I would say it is a very reasonable thing to say.”
	The statement read by the defendants was an excerpt from the
London Greenpeace fact sheet, which had been characterized by
McDonald's lawyers in pre-trial hearings as the central and most
defamatory allegation in the suit.
	Other evidence has come forth that McDonald's is involved in a
"strategy of subversion" by trying to alter the dietary preferences of
entire nations, often for the worse. The evidence comes from a 1987
book authorized by McDonald’s called Behind the Arches. The book
mentions at one point the “fundamental challenge of establishing
beef as a common food” in Japan. President of McDonald’s Japan,
Den Fujita said, “The reason Japanese people are so short and have
yellow skins is because they have eaten nothing but fish and rice for
2,000 years...If we eat McDonald’s hamburgers and potatoes for a
thousand years we will become taller, our skin become white and our
hair blond.”

Effects of Packaging on the Environment 

	It has come out in the trial that McDonald's distributed for
several years what they termed "McFact" cards detailing a recycling
program that would supposedly use waste from Nottingham, England
stores to make such items as plant pots and coat hangers. Instead,
according to Ed Oakley, chief purchasing officer for McDonald’s
U.K., none of the waste was recycled-it all went into landfills.
	Several other witnesses have testified that, since the opening
of local McDonald's stores, neighborhood litter problems have greatly
increased.

Destruction of Rainforests

	Another of McDonald's contentions over the leaflet hasn’t
seemed to curry much favor. McDonald’s claimed that they do not use
beef from cattle reared on recently deforested land. However, Director
of Global Purchasing for the McDonald’s Corporation, Ray Cesca,
stated that when it opened Costa Rican stores in 1970, beef from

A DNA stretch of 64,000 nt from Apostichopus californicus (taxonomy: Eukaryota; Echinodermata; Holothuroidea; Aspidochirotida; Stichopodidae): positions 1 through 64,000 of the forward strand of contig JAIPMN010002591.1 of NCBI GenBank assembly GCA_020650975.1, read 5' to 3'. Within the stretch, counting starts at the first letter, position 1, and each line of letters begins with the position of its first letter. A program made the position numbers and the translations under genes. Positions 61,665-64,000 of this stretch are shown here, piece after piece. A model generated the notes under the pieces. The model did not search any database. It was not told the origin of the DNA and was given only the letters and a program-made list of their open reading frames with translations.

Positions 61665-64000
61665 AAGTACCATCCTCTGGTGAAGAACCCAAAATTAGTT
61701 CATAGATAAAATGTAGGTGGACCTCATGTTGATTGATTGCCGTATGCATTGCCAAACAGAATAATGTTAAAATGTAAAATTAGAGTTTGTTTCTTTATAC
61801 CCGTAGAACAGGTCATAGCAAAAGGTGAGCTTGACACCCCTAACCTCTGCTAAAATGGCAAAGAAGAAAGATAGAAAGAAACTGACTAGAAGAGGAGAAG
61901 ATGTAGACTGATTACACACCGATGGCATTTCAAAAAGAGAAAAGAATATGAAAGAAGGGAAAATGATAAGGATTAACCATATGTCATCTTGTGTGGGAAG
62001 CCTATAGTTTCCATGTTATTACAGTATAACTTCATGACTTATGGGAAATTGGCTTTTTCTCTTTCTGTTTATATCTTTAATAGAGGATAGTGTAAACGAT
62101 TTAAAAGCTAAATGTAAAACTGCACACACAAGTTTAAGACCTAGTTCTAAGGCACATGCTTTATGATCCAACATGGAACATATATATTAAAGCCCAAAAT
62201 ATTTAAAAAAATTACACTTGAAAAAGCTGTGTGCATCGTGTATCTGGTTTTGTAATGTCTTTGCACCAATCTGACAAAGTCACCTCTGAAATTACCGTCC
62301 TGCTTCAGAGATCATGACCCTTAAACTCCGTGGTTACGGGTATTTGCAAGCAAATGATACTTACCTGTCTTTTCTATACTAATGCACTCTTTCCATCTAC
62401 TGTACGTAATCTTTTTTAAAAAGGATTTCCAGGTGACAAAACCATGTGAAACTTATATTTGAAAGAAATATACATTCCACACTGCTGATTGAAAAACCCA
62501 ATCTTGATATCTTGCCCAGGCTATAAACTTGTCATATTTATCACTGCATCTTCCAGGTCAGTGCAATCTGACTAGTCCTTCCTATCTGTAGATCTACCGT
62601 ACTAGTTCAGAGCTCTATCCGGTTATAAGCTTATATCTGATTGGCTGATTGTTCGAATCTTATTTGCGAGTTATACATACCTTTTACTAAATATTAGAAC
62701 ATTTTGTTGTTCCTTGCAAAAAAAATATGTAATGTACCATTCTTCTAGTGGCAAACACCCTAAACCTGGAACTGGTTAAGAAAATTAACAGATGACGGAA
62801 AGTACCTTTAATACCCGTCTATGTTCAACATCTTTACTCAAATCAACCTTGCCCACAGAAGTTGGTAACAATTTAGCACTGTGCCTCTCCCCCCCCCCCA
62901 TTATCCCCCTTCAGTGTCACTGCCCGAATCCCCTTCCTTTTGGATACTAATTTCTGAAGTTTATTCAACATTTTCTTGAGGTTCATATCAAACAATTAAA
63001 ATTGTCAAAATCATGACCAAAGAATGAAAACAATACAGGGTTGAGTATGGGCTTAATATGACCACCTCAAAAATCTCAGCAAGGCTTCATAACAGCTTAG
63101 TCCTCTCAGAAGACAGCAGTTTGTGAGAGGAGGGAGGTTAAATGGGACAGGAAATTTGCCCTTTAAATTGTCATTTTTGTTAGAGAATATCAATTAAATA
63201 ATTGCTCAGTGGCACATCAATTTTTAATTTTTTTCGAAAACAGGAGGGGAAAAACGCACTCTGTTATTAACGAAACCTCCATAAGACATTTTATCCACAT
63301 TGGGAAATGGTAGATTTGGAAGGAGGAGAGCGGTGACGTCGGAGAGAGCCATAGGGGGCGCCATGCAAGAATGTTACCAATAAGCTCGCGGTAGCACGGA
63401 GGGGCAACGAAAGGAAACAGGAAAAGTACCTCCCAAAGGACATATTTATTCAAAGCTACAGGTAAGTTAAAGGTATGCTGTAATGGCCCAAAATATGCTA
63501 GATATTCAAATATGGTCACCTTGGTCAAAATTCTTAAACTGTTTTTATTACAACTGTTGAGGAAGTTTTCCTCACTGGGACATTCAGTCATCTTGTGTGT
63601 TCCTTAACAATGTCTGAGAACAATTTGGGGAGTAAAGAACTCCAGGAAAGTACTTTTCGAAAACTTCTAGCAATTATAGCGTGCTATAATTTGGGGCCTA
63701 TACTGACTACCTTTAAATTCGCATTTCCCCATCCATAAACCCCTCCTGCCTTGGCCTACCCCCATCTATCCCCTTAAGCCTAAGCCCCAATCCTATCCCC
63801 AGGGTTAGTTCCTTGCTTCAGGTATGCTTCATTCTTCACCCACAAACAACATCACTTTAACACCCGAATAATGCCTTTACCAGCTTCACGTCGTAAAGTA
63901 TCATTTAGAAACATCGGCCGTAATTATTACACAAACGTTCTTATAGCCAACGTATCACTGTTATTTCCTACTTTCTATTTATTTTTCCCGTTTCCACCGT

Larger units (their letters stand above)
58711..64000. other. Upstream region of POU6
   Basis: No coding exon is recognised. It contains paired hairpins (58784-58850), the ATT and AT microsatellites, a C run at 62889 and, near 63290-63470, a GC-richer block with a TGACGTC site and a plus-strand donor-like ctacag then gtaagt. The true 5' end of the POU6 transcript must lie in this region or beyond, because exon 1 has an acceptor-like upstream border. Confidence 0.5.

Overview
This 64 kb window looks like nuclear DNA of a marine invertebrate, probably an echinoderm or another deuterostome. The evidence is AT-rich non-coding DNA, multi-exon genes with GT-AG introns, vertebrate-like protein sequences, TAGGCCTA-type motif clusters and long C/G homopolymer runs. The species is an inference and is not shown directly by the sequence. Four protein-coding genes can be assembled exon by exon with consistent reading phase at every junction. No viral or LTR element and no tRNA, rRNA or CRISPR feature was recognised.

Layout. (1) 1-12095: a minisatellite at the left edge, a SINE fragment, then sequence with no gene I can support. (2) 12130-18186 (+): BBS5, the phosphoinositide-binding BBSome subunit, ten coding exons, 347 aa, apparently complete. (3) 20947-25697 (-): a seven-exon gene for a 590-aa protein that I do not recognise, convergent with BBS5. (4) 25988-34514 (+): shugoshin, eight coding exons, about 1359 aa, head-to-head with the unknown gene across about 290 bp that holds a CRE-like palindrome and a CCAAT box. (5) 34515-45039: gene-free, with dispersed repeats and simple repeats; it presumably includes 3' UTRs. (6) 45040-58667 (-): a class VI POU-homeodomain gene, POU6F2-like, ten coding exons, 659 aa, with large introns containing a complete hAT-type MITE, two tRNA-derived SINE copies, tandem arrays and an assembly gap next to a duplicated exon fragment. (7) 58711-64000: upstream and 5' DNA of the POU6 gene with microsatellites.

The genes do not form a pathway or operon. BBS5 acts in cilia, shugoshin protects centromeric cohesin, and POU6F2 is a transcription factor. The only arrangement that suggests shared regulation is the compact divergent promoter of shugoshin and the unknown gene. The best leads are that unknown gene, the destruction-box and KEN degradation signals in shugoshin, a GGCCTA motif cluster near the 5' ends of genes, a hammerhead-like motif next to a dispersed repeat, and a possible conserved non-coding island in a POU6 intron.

cattle raised on ex-rainforest land was used. Grazing cattle on
deforested land prevents the regeneration of forests.
	In yet another twist of events that has worked to the
advantage of the defendants, internal McDonald's documents were
mistakenly released to the court. It was revealed that the chairman of
the sole company that supplies U.K. hamburgers, David Walker, admitted
to the direct import of consignments of Brazilian beef. This beef is
known to be raised on land cleared of Amazon rainforests for the
express purpose of raising cattle.

Employees and Trade Unions

	McDonald's disputes the allegations that employees are
low-paid. However, Sid Nicholson, McDonald’s U.K. vice president,
admitted that employees are paid consistently either exactly the same
as the minimum rates of pay set by the Wages Council or just a few
pence over them. Also, crew aged 21 and over can not legally be paid
any less under the current law. McDonald’s also admits that
employees are never paid overtime rates.
	But Nicholson held firm.
	"I do not accept that McDonald's crew are low paid," he said.
	Nicholson also claimed that the company was not at all
anti-union, but under questioning he admitted that any McDonald's
workers interested in union membership "would not be allowed to
collect subscriptions...put up notices...pass out any leaflets...to
organize a meeting for staff to discuss conditions at the store on the
premises...or to inform the union about conditions inside the stores."
	Also introduced as evidence was an internal report on store
safety, circulated after the death of McDonald's worker Mark Hopkins
by electrocution in 1992. Hopkins had touched a faulty "fat filtering
unit" in the wash-up area of one store. The report concluded that
“safety is not seen as being important at the store level.”

The Future

	The trial is expected to continue through at least December,
1995. And so the world watches and waits to see if Helen Steel and
Dave Morris - or the "McLibel Two", as they're now known in the
U.K.-will end up slaying the mighty McDonald’s with their leaflets
as ammo. Good guys do win, sometimes. 

[thistle homepage] [Volume 9] [9.10 - contents]